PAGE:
Social/Political Orientation of Victorian Publications that Published Critical Responses of Wilde's Picture of Dorian Gray

Contextual overview of the Victorian publications that published critical reviews of  Wilde's The Picture of Dorian Gray and the politics that swayed public opinion. 


Chronological table

Displaying 1 - 3 of 3
Datesort descending Event Created by Associated Places
Winter 1842

'Punch' Magazine is Taken Over by Bradbury and Evans

The first issue of the magazine Punch  was published on July 17, 1841, and though it was well-received, it did not sell enough copies to cover the costs of production. In December of 1842, the printing and publishing firm Bradbury and Evans--the company that also published the novels of Charles Dickens and William Makepeace Thackeray--took over the magazine. Mark Lemon, co-founder and shareholder of the magazine remained Punch's editor. Under his direction, Punch was a strongly radical publication, often printing political satire such as Thomas Hood's "The Song of the Shirt" or Robert Jacob Hammerton's famous cartoon, "Captial and Labour."


Emily Bremnre
Summer 1877

'The Daily Chronicle' Becomes a National Daily

In 1876, Edward Lloyd bought the London Daily Chronicle and Clerkenwell News and it soon transformed from a 4-page weekly to a news publication that gained national popularity. The newspaper reported broad news coverage, art criticism particularly in literature and theatre, and the perspectives of plain-spoken leaders such as John O'Connor Power, a radical Liberal member of Parliament from 1874-1885. Though claiming to be Liberal, the paper often took a perspective further left than both center and the Liberal Party, and the views expressed often aligned with those of the Labour Party. Regardless of political affliation, the paper was a huge success and reached a wide audience. In 1896, a journal titled Book Bits reviewed The Daily Chronicle writing that "Its strength seems to lie outside politics, for it is read, not for what it says about Liberal or Conservative, nor for the sensationalism which is the mainstay of some other papers, but chiefly for its accurate representation of what is going on around us.”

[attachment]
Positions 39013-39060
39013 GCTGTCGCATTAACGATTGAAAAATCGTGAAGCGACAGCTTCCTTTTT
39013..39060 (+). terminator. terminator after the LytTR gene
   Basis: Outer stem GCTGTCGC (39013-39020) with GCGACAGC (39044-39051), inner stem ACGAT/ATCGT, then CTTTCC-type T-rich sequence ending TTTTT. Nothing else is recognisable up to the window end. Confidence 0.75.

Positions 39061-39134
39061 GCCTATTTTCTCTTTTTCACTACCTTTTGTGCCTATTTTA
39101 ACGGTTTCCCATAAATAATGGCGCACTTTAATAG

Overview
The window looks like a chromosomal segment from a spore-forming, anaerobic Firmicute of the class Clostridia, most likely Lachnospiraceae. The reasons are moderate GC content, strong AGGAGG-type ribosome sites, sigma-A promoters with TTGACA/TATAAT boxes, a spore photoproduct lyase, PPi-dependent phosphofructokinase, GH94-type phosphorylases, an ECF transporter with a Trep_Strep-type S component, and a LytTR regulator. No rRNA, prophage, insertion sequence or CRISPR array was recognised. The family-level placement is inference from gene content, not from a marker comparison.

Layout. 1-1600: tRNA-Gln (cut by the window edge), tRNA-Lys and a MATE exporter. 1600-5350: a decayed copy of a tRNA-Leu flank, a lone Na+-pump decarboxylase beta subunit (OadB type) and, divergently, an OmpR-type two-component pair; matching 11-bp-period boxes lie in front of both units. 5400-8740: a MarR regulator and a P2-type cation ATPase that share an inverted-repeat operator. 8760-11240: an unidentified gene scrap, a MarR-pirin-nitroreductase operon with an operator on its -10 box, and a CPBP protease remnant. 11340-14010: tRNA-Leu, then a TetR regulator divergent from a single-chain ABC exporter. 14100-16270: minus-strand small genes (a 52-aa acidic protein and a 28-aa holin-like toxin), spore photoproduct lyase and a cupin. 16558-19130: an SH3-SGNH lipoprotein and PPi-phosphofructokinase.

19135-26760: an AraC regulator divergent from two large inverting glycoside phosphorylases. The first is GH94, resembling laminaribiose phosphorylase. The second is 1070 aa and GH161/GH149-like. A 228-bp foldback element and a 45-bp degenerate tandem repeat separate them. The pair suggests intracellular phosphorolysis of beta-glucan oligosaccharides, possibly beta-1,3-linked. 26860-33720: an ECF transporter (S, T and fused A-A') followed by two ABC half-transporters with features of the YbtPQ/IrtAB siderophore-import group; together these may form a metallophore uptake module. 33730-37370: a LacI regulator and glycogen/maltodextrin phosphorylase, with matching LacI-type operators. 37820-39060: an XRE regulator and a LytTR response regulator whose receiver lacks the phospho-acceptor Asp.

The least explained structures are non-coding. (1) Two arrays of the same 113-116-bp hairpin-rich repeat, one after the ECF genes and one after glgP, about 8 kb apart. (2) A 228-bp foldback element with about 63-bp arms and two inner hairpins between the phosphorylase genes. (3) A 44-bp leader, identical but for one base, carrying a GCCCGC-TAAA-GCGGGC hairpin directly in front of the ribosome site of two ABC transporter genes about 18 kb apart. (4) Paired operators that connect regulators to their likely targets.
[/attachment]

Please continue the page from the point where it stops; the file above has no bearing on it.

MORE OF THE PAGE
Emily Bremnre
31 May 1880

The First Issue of the 'St. James's Gazette' is Published

Henry Hucks (H.H.) Gibbs founded the St. James's Gazette out of the Paul Mall Gazette which had just been handed over to Henry Yates Thompson, the son-in-law of former owner George Smith. Thompson and his editor John Morely wanted to make Pall Mall  a more progressive and radical paper, however, this goal was never brought to fruition, as Gibbs and his editor Frederick Greenwood took a very conservative approach to the St. James's Gazette, even becoming one of the first magazines to publicly support the Imperialist movement.



Emily Bremnre